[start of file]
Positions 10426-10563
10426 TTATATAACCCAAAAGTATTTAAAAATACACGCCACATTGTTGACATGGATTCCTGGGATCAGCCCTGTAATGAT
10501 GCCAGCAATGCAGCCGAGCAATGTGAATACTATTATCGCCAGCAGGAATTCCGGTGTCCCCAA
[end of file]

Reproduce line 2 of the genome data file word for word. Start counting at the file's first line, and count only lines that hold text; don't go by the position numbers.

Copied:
10426 TTATATAACCCAAAAGTATTTAAAAATACACGCCACATTGTTGACATGGATTCCTGGGATCAGCCCTGTAATGAT